The COVID-19 pandemic was revelatory; that's a term that speaks to our nation's spiritual transformation more than it does to our politics.
In response to the crisis, President Joe Biden has brought forward three transformative bills: The American Rescue Plan, passed by Congress in March, the American Jobs Plan, and the American Families Plan. We will get to the important particulars of the bills, but we must also go deeper than the specifics, which will change as the debate goes on.
The world-changing virus has shown our society’s deep racial and economic inequities, verifying what those with prophetic courage have been saying for years. And then, in the middle of the pandemic, while we were all watching our screens and being more focused at home, we all saw the white knee on a Black neck, which finally changed many people’s worldview. A new multiracial generation has poured into the streets, saying that the systematic racism in policing — and all our other social systems — is no longer tolerable.
When Biden was elected, many saw him as an old white guy, who — at best — would offer transitional policies; but Biden's proposed $6 trillion trifecta of bills, if all enacted, would be transformational. These programs of relief, recovery, and rebuilding of American society would be paid for by the richest Americans and corporations, who have benefited most economically in the last several decades, even during the pandemic. It’s important to note that the women and Black voters who elected Biden, and whose organizing turned Georgia blue, made these dramatic government proposals for rescue, jobs, family, and children possible.
These plans are not just about good politics or good policy — they’re about what government can do to relieve human suffering, about whom government should invest in. These are not just political matters but ethical ones.
So let’s look at Biden’s three big plans from a moral, theological, and biblical perspective.
First, we should examine what “infrastructure” means. What we have traditionally called the nation’s infrastructure — roads and bridges, ports and airports, and other modes of transportation — is incomplete and, in many places, dangerous. Both Democrats and Republicans say they are for traditional infrastructure improvements. But the infrastructure of people’s lives, especially those families with low and even middle income and the 63 percent of Americans living paycheck to paycheck, is also in disrepair. Clean water and working water pipes are fundamental life-and-death issues for far too many poorer families. Even food insecurity, the massively growing problem of hunger in America, is an issue of sustainable family infrastructure, as is the daily care needed for children and other family members.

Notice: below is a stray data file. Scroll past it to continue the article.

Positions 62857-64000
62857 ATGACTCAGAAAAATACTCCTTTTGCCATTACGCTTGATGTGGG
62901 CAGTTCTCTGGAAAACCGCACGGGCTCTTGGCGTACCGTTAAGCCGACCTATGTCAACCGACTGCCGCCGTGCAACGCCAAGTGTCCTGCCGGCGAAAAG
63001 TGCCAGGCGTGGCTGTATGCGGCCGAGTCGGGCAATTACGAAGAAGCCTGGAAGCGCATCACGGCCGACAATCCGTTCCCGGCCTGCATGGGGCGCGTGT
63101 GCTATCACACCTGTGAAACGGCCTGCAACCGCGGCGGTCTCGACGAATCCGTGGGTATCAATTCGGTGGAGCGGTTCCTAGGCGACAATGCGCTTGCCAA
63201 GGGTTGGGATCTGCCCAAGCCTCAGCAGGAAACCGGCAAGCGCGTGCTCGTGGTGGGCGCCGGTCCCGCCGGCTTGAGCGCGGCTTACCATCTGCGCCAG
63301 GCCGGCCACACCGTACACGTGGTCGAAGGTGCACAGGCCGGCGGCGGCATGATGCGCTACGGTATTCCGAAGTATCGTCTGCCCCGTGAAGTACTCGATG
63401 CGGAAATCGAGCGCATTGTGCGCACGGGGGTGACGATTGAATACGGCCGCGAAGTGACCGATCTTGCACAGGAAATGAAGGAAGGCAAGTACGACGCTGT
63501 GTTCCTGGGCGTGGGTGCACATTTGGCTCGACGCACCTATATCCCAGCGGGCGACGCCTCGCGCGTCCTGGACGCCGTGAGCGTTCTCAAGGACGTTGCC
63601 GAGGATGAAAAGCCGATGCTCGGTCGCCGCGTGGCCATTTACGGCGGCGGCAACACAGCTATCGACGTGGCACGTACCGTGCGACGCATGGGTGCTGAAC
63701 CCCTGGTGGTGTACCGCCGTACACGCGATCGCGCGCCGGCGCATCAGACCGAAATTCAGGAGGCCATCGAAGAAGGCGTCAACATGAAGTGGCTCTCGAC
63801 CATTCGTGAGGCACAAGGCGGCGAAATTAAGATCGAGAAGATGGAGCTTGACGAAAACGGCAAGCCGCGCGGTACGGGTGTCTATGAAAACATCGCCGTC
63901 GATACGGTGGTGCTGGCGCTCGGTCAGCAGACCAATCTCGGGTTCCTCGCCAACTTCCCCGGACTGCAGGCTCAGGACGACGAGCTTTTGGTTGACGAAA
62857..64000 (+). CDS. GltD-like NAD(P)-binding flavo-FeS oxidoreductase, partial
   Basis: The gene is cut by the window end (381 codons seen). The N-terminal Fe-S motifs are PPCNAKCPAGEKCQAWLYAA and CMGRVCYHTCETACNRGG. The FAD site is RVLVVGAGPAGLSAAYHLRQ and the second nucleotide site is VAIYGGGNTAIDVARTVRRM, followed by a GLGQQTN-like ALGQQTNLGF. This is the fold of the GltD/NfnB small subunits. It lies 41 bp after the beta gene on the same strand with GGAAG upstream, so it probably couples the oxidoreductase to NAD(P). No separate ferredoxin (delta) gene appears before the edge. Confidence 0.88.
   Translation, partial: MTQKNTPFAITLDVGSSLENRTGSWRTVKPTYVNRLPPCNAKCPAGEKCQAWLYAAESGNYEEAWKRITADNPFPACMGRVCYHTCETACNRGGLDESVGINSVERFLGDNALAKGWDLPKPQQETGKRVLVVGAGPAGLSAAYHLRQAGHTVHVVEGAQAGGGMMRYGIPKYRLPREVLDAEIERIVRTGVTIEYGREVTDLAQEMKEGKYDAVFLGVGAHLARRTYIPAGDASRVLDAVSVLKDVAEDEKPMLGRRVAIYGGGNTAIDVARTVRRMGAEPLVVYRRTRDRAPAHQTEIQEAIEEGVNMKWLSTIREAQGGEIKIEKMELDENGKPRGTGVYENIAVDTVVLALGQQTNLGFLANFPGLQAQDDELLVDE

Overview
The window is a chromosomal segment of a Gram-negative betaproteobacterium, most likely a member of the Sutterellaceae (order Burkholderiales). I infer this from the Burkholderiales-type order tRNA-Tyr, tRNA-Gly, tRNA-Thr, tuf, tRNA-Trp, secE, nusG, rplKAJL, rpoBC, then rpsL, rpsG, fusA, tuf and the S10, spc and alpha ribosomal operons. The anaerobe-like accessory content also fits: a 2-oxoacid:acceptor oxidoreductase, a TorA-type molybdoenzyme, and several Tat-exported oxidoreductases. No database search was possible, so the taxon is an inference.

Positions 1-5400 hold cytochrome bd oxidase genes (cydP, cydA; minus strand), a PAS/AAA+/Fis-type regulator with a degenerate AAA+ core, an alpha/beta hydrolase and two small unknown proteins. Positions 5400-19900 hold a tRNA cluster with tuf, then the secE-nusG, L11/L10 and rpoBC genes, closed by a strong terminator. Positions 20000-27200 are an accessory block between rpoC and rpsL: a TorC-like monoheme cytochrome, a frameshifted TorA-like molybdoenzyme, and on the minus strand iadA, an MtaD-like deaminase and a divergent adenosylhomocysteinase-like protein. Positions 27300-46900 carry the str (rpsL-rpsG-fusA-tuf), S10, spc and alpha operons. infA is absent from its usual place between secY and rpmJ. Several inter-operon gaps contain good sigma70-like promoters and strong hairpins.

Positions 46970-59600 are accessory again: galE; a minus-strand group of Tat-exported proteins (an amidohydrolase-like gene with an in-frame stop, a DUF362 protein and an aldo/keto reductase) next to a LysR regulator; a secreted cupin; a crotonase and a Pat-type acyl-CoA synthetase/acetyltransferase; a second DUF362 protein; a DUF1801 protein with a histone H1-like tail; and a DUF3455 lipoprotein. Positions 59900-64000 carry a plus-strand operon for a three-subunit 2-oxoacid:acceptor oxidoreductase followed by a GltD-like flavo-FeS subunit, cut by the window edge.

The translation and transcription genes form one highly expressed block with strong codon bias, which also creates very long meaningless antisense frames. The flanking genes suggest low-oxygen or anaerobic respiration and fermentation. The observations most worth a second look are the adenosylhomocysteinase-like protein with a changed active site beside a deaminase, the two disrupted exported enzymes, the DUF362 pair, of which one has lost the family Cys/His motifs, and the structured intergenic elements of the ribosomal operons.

What makes a family able to work and take care of each of its members? That is the moral question that could unite many of us. The capacity for health care, self-care, child care, and elder care are all foundational to our lives — and both the new jobs and family plans address all these needs. The jobs plan in particular aims to create sustainable jobs for caregivers — providing the infrastructure that parents need to care for their families. Nurture is necessary to the well-being and the flourishing of a human society — and that should be reflected in our “infrastructure.” The many family-focused provisions in these three plans make this the most genuinely pro-family and consistently pro-life agenda supported by a president in a very long time. Christians who care deeply about these issues could truly make meaningful progress on both by supporting the passage and implementation of these plans.
Most people in the U.S., from all sides of the political spectrum and across lines of race, class, and gender, believe that education is the key to the future. Education, therefore, is also part of the infrastructure of rebuilding. All of our social data shows that the three pillars of the jobs plan — guaranteeing two years of preschool for all 3- and 4-year-olds and adding two years of post-high school education — would make a great difference in upward social mobility. The plan also increases Pell Grants for college students who need them and would provide subsidized tuition for some students attending historically Black colleges and universities; this new educational infrastructure would be an important step in ensuring this country is committed to racial and economic justice.